“Man of Steel” – Review by Daniel Rester

Man of Steel Review

by Daniel Rester

             It’s best to go in to see Man of Steel not expecting an old-fashioned Superman movie. The approach of Steel is meant to be game-changing for the hero, and it is. Writers David S. Goyer and Christopher Nolan (with Goyer taking screenplay credit and the two sharing story credit) and Director Zack Snyder aim to do for Superman what Nolan and Goyer similarly did for Batman with The Dark Knight trilogy: to reinvent him for a new age in a darker and more emotional way while still keeping the character close to his known origins and characteristics. Do they succeed? Well, I’d say definitely, at least for the most part.

            The origins story for Kal-El is pretty much the same here. Jor-El (Russell Crowe) sends his baby Kal-El to Earth after Krypton begins to turn to rubble, much to the dismay of General Zod (Michael Shannon). Zod seeks a codex (which is sent off with Kal-El) that could help build a new Krypton, though Zod and Jor-El have different ideas of how that should be done. On Earth, Kal-El is taken in and raised by Americans Jonathan and Martha Kent (Kevin Costner and Diane Lane). Now as Clark Kent, Kal-El realizes he is different as he grows up. As a man (Henry Cavill), Kal-El begins to realize that he is meant for more – and that he may be the only hope for the humans against Zod and his crew, who seek out Kal-El.

            While Steel keeps the basic origins intact, the filmmakers dare to mix things up story-wise with their structuring and style. This take on Superman has more of a non-linear fashion in the way certain things play out, more of Clark as an outsider, and less concern with the character’s association with the Daily Planet. There is also greater emphasis on themes (especially hope) and the power that Kal-El’s journey has on everyone. I’m sure some more traditional parts of the character’s story will play into the inevitable sequels, but Steel keeps things concentrated on just setting up the necessities.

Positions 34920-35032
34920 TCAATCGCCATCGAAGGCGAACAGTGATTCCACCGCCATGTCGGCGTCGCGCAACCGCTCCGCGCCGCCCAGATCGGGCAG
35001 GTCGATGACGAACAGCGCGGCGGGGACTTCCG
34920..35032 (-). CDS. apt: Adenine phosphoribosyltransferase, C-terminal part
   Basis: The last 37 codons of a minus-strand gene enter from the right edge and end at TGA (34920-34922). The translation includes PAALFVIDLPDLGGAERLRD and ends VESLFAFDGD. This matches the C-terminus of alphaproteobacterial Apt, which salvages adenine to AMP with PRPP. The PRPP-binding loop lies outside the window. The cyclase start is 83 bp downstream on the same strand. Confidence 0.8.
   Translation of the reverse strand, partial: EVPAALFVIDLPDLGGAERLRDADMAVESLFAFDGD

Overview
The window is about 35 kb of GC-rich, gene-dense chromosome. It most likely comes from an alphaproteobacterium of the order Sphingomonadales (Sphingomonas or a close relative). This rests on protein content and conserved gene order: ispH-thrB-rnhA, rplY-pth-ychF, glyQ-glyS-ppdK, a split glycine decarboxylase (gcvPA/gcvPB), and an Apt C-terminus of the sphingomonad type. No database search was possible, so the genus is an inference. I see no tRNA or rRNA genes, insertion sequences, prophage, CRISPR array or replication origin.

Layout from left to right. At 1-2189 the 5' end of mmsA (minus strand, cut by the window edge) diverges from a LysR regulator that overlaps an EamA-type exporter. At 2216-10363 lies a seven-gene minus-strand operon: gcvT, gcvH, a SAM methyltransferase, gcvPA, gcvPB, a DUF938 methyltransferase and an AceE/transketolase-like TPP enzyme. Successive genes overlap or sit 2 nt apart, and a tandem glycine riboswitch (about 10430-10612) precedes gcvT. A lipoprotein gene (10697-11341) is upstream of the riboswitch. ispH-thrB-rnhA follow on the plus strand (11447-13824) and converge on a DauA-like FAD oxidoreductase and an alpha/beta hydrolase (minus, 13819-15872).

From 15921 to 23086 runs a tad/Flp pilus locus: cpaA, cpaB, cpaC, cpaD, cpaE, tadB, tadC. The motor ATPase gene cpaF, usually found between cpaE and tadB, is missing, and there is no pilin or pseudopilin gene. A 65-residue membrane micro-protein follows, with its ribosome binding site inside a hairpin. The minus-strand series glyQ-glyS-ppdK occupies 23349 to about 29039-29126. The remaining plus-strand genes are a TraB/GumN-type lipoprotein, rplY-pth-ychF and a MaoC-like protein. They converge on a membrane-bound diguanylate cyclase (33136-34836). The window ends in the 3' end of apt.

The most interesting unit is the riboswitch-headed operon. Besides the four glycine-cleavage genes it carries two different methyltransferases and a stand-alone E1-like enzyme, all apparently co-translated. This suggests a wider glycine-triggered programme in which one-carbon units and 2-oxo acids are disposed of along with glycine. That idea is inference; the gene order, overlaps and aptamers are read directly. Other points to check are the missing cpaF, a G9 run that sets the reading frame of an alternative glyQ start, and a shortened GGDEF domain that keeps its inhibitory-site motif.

The way everything unfolds feels a bit disjointed at times, but it is also refreshingly different from the way usual origins stories dish things out. The script has little to none of the charm or humor that the 1978 Richard Donner film had, which it could have used an ounce of, and it too often resorts to flashbacks. But, as said, this is a reinvention. And in such ways, most of the writing is effective and dramatic (though everyone speechifies a bit too much), with greater attention given to childhood issues, growing relationships, the villain’s reasoning behind things (with Zod actually making a few solid points), views of outsiders in this day and age, etc.

            Helping to give weight to the writing is the solid cast. Cavill is appealing as our hero, and looks terrific in the newer and glossier outfit. He is a bit too square-jawed and serious at times, but he does a fine job at conveying Kal-El’s inner struggle and sense of wonder and responsibility. The actor is no Christopher Reeves, but he is by no means a bad Superman at all; in fact, he is quite great.